What Is An Orthosis?

An orthosis is any externally applied device used to modify the structure and function of the skeletal system.

Foot and ankle orthoses are used to:

  • Control, guide, limit and/or immobilise the foot and ankle
  • To restrict movement in a given direction
  • To assist movement generally
  • To reduce weight bearing forces
  • To aid rehabilitation from fractures after the removal of a cast
  • To otherwise correct the shape and/or function of the body

How Does A Foot Orthosis (Orthotic) Work?

A custom orthotic is a device designed to align the foot and ankle into the most anatomically efficient position. They look like insoles, but are biomechanical medical appliances that are custom made to correct your specific foot imbalance.

Custom orthotics work on your feet much like glasses work on your eyes – they reduce stress and strain on your body by bringing your feet back into proper alignment. The body of the custom orthotic helps to re-align the foot by redirecting and reducing certain motion that takes place during the gait cycle.

An orthotic can either be functional or accommodative. Functional orthotics restore the foot into a neutral biomechnical position. They work if the foot is flexible. When the foot deformity is fixed and the joints arthritic an accommodative insole is used.

How Are Orthotics Made?

Custom orthotics fit into your shoes as comfortably as an insole. This is because they have the advantage of having been made from precise imprints of your feet. Foot orthotics can be made of varying materials, from very rigid carbon fibre to very low density foam.

Initial Use Of An Orthotic

Orthotics will provide many people with immediate relief from foot pain. However, if the orthotic is correcting the alignment of your foot to a new position that your foot is not used to then this could cause some initial discomfort.

Your feet and legs may have functioned abnormally over a number of years. Your orthotics will encourage them to work in a better manner and this may initially feel strange. To correct a situation that has developed over years will take time. You should not wear your orthotics all day from the first day, but gradually increase the duration for which they are worn by half an hour per day.

If you suffer initial discomfort, for example mild aches along the outside and backs of your legs, then it is recommended that you only wear the orthotic for less than an hour per day for the first week and gradually increase the duration for which you use the orthotic. You should not increase the duration of wearing an orthotic until any aches have subsided.

When you can wear your orthotic comfortably for four hours, then it is likely that you will be able to wear them comfortably all day.

How Long Do I Have To Use Them Before They Start Working?

Once the wearing in period is completed and appropriate footwear is being worn, most people begin to notice an improvement in the first 4-6 weeks. Between 6-12 weeks is generally when you can expect the most improvement. These time frames will obviously vary depending on the individual foot problem.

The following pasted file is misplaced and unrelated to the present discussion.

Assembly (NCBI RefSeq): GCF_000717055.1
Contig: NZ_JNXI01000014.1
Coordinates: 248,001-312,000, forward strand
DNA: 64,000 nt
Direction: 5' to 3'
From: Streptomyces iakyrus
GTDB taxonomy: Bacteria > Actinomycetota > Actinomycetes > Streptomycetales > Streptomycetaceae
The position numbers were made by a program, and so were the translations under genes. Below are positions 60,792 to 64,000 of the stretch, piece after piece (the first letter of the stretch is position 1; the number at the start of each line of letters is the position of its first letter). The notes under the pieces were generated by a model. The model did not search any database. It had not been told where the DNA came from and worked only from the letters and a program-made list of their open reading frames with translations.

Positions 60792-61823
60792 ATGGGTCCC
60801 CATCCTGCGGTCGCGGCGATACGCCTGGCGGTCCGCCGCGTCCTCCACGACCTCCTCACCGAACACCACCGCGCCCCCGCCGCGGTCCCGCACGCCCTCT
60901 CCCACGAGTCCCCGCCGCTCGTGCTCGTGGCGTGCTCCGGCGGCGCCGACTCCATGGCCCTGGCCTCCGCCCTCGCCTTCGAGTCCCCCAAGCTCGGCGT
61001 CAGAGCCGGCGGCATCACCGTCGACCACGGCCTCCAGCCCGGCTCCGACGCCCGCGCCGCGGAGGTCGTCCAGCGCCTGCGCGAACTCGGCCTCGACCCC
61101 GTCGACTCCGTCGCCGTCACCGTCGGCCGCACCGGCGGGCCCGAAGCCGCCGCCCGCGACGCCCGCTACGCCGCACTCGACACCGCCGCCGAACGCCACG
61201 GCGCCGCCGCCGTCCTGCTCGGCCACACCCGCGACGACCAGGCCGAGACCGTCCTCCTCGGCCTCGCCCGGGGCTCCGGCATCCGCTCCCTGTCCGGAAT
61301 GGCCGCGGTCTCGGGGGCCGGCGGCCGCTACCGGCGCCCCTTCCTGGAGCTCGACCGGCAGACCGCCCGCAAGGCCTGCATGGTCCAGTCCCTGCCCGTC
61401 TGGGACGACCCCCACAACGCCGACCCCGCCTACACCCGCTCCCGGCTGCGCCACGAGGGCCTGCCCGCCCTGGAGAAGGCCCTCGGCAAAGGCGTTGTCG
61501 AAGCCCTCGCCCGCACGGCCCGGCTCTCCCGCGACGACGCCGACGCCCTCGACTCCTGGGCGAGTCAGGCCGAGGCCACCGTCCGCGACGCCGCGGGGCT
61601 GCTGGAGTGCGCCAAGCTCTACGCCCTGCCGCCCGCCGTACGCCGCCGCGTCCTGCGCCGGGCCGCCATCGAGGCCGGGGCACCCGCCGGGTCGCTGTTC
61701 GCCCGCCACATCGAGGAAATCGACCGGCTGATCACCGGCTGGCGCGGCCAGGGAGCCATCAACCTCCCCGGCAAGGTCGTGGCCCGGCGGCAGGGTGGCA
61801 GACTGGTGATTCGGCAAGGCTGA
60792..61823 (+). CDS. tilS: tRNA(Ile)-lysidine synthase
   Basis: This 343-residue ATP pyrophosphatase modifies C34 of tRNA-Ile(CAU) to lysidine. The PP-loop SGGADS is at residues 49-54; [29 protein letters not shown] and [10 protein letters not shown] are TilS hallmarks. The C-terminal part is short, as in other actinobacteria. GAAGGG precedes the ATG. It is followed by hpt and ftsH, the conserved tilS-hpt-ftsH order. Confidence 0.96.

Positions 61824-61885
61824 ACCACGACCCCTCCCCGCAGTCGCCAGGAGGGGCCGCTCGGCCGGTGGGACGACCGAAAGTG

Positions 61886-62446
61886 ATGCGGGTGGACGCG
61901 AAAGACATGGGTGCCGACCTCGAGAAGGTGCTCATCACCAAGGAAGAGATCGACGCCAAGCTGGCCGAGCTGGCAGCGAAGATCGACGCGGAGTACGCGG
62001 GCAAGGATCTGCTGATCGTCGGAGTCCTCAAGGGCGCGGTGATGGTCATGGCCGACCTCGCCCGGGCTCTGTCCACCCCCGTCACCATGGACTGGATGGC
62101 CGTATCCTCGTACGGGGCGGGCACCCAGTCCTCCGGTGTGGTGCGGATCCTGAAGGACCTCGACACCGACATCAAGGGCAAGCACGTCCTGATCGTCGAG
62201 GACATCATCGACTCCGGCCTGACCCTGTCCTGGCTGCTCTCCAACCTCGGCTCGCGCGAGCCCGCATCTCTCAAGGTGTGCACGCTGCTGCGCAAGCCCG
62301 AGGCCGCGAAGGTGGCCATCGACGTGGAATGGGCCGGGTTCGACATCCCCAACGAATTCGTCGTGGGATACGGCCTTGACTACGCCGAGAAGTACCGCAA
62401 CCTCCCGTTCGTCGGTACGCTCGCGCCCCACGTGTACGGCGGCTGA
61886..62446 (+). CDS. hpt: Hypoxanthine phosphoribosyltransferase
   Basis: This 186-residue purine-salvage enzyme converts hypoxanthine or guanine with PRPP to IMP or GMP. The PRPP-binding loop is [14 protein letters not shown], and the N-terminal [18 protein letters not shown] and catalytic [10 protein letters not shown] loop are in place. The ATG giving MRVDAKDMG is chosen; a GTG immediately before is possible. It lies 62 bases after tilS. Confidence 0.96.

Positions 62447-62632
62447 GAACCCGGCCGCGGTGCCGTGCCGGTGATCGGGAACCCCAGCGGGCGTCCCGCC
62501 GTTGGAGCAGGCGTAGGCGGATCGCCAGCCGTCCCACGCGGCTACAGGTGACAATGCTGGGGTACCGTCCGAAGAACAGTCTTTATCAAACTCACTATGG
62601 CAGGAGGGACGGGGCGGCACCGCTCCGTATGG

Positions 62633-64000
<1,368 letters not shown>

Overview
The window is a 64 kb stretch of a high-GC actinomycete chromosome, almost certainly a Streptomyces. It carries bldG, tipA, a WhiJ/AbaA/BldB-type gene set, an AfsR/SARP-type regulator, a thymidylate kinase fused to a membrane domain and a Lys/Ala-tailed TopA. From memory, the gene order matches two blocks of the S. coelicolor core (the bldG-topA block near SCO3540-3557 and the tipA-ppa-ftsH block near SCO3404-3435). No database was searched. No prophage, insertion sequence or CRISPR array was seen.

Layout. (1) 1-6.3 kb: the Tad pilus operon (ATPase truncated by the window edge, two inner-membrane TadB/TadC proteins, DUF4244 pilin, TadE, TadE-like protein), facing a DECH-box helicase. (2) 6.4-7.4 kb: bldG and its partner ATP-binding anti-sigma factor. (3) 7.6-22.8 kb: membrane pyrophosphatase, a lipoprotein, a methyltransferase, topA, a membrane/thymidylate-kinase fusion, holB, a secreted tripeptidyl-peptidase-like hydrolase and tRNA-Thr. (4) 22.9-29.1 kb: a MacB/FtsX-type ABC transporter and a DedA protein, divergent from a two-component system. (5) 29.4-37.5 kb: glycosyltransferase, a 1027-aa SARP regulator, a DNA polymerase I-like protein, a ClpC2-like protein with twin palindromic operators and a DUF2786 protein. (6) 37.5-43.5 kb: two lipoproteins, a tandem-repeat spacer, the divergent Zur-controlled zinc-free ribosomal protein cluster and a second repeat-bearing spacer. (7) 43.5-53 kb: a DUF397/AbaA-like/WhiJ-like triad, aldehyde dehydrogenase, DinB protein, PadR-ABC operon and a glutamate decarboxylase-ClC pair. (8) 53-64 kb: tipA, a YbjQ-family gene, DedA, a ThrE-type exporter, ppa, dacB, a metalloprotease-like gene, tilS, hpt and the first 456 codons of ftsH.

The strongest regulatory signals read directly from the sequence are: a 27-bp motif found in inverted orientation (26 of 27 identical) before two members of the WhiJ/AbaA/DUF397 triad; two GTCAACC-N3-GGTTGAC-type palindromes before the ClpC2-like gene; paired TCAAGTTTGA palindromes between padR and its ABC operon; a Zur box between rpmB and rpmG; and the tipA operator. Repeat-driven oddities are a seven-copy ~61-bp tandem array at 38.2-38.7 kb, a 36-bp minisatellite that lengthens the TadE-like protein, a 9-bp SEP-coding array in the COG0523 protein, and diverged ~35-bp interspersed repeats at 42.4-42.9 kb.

You may also have been referred to a physiotherapist or shown some stretching exercises, please remember to carry out the appropriate stretches and exercises.

If the pain is not improving after 12 weeks, please arrange a follow up appointment with your surgeon Mr Malik.

Will An Orthotic Cure My Problem?

Orthotics will not change the underlying structure of the adult foot. If they are not worn, abnormal function will most likely return.

Orthotics will control the position and motion of your foot as long as you use them. This may reduce pain and disability, and prevent or delay any further deformity. However they will not cure any underlying deformity. It is impossible to predict without trying an orthotic whether it will be successful or not.

What If My Pain Gets Worse After Wearing An Orthotic?

Some people develop discomfort in the foot, leg, or lower back when they first start to wear orthotics. This is normal and is due to a realignment of the whole lower extremity and pelvis. Muscles and ligaments (the Kinetic chain) have to readjust to this new alignment. When they do the discomfort disappears.

Most patients never have any “break in” discomfort. When it does occur, it usually disappears in a two or three weeks. If the discomfort occurs, it is advisable to gradually “break in” your new orthotics. Persistent discomfort may necessitate adjustment to your orthotics. Please speak to your orthotist or podiatrist who may decide to adjust the orthotic accordingly.

Where Can I Get An Orthotic?

Podiatrists, orthotists and even some specialist physiotherapists are able to provide custom orthotics.

The key to successful use of an orthotic is getting the right diagnosis in the first place. This sounds obvious, but many patients fail conservative treatment because the wrong diagnosis has been made previously. Discuss with your surgeon Mr Malik for a referral and for further details.